Adjustment Disorder with Depressed Mood. – when a person is adjusting to some new facet or change in their lives that has caused a great deal of stress. This disorder can even be diagnosed when a person is experiencing a good event in their life – such as a new marriage or a baby being born. Because the individual usually just needs a little additional support in their lives during this stressful time, treatment is time-limited and simple. Within this type we include
- Postnatal depression or Baby blues
What causes depression?
(see adjustment disorder with depressed mood) This is a valid question because theoretically when we know what causes the illness we can prevent it, at least to some degree. There is an indication that certain life situations can trigger depression – hence specific types of depression we talk about
- Post-natal depression
- SAD – seasonal effective mood disorder
Here are some life situations that have not worked for their own “type” but may lead depression if the underlying issue is not resolved
- Bullying and harassment at work
- Loss of a loved person
- Long term illness with extended periods of recovery and loss of ability to do life affirming activities
What helps when you suffer from depression – and what doesn’t?
- Be informed and kind: understand the nature of your illness and don’t make it worse by being impatient and giving “just get on with it” messages
- Celebrate each smallest improvement in energy and wellbeing every day
- Look after your sleep: avoid stimulants in your diet as they affect sleep , making you feel worse instantly
- As much as possible engage in physical activity – even a slow walk changes the body chemistry and distracts your brain form engaging in depressive thoughts
- Use mindfulness – choose practices that work for you (its best to consult with an experienced teacher , e.g mindfulness of breathing may not be helpful if you suffer from panic attacks)
- Accept that some days none of the above will work at all, but be willing to try again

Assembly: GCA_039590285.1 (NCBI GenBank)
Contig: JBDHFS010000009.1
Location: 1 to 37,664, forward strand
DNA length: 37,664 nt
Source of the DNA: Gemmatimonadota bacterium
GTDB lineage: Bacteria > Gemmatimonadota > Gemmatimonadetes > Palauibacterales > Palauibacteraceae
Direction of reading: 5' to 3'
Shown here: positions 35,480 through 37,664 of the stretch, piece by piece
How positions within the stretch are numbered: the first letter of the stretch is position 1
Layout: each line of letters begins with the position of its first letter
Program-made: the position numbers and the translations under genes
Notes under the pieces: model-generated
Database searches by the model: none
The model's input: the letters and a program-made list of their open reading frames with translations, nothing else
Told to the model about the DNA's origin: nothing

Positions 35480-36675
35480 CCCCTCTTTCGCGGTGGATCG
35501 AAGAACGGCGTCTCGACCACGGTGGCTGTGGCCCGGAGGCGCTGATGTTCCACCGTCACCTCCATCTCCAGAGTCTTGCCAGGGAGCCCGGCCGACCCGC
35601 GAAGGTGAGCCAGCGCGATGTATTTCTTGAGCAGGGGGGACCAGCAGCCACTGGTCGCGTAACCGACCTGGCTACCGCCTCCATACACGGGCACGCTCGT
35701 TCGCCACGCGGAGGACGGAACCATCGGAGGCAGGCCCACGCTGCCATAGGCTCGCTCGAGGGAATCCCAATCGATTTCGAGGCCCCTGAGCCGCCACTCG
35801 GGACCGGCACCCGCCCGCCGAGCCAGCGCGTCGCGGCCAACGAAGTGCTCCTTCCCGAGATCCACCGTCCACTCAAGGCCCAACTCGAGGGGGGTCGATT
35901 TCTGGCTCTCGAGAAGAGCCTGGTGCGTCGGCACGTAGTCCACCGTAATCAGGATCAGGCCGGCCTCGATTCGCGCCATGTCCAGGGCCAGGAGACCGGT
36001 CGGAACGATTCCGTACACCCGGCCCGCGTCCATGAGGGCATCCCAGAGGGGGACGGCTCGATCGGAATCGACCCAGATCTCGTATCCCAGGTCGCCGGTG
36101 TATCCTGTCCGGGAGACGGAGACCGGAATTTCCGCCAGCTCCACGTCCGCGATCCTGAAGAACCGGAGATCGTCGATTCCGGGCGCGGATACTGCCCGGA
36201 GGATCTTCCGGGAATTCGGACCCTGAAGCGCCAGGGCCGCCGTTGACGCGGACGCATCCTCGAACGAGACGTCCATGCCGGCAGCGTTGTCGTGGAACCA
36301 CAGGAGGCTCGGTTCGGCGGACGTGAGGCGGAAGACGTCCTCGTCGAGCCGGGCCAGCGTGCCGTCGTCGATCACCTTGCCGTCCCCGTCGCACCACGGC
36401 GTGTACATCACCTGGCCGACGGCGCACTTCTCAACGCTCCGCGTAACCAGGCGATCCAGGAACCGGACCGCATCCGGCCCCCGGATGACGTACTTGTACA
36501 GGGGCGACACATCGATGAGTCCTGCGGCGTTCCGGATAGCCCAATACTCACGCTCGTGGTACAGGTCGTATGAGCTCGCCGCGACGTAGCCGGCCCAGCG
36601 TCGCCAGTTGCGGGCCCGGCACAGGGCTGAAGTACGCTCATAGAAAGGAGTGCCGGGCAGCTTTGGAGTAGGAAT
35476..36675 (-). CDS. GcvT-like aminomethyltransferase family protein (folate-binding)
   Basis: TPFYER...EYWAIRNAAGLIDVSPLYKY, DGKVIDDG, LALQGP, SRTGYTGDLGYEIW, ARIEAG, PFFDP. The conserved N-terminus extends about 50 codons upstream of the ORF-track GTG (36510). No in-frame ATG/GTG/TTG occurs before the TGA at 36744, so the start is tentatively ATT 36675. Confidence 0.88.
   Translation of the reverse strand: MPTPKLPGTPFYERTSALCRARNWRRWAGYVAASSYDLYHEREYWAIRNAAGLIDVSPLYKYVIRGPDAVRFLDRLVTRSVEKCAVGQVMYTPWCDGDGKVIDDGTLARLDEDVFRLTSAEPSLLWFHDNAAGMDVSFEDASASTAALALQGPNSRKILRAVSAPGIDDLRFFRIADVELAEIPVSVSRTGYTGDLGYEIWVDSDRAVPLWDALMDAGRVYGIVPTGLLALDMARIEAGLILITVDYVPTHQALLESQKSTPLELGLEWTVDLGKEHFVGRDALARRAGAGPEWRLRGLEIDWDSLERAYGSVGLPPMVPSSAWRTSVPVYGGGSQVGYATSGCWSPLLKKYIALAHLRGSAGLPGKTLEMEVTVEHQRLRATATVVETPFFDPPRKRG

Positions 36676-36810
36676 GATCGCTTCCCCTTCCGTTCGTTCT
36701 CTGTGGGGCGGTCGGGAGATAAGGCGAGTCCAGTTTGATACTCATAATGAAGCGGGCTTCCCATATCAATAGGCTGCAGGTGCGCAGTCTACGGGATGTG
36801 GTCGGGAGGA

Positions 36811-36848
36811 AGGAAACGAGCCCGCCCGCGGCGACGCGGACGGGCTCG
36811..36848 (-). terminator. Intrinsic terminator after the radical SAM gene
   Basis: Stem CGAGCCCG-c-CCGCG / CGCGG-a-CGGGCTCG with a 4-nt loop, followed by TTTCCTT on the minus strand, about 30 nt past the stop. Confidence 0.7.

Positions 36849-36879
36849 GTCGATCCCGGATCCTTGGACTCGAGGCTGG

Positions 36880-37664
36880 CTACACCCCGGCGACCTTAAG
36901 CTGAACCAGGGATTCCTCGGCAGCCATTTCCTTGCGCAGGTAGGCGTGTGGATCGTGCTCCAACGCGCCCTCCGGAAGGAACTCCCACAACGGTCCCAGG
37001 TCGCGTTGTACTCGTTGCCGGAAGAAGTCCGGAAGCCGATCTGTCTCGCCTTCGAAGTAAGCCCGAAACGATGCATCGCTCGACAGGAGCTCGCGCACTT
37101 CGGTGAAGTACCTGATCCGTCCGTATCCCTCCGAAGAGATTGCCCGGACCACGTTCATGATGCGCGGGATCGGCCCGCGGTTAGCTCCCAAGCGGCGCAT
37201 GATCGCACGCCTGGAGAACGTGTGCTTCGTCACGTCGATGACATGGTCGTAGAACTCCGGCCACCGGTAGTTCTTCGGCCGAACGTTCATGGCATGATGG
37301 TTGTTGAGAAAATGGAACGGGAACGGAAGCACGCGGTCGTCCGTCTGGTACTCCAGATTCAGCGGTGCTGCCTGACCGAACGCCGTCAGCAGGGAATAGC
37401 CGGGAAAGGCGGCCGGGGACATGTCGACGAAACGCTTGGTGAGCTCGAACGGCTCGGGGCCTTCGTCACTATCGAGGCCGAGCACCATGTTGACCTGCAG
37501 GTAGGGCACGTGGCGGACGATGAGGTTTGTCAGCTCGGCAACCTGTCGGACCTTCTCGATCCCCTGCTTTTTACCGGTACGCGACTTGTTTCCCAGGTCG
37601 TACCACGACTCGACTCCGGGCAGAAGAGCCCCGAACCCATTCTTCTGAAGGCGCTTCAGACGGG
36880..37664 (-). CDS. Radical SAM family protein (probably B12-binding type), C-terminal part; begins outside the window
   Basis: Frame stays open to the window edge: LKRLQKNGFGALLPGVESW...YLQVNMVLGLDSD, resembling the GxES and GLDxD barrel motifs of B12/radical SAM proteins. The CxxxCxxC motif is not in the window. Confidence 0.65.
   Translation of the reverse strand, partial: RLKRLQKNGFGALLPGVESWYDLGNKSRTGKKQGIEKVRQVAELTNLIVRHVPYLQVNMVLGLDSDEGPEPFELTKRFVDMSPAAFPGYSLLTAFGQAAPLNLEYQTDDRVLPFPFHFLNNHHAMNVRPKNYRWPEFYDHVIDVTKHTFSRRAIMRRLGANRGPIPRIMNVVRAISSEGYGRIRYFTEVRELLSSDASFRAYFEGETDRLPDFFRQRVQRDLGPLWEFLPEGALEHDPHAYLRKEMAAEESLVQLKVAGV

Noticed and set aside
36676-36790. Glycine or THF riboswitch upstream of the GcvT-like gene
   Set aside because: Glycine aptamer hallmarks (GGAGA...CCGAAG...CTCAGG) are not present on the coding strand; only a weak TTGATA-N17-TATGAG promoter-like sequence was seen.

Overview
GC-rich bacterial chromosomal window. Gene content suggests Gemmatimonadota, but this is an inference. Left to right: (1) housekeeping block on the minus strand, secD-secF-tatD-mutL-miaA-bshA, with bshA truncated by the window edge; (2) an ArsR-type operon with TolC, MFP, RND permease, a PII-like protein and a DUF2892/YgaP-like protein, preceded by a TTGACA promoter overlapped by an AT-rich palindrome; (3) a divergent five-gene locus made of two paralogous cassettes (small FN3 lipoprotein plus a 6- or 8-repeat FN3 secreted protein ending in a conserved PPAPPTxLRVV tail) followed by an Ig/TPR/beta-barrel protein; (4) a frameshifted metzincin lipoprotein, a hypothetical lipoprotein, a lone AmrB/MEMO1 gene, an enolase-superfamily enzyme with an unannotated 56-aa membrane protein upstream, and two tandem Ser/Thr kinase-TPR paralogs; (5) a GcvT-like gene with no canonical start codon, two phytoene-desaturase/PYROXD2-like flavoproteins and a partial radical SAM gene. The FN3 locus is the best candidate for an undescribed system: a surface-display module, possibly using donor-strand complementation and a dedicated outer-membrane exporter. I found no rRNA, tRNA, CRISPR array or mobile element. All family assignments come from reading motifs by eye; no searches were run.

How to overcome depression – treatment
Overcoming depression and living with depression“Depression is not only the most common mental illness, it’s also one of the most tenacious. Up to 80 percent of people who experience a major depressive episode may relapse. Drugs may lose their effectiveness over time, if they work at all. Consequently some of us may come out of depression and never experience it again whereas others will need to “live and cope with depression”. In such case depression can be viewed as a “relapsing condition”. In such instance understanding your depression and developing a relationship with it, through talking therapies is an essential part of treatment
Black dog video
Medication, therapy or both?
Medication can be extremely helpful – lifesaving in times of acute bouts of illness. It does alleviate the symptoms which make life unbearably painful. It brings a person to the stage where they are able to absorb any therapy work. However on their own they will not eliminate the root cause of depression or inject coping strategies during illness or preventative/transformative learning when the illness subsides.
Imagine depression as a dark well and you are in the bottom. If the way out is too high, jumping up will just exhaust you and make the well feel even deeper and impossible to get out of. Medication is a stool, which on its own will not take you out of the well, but will give enough height to give you a chance if you try.
If you need help to find your way forward and out of the fog contact Anna to discuss Mindfulness Counselling for Depression
Resources and useful links for help with depression
This is a thought provoking video on how we perceive those who are depressed
This article appeared on the American Psychological Associations website which explores the benefits of Mindfulness for treating depression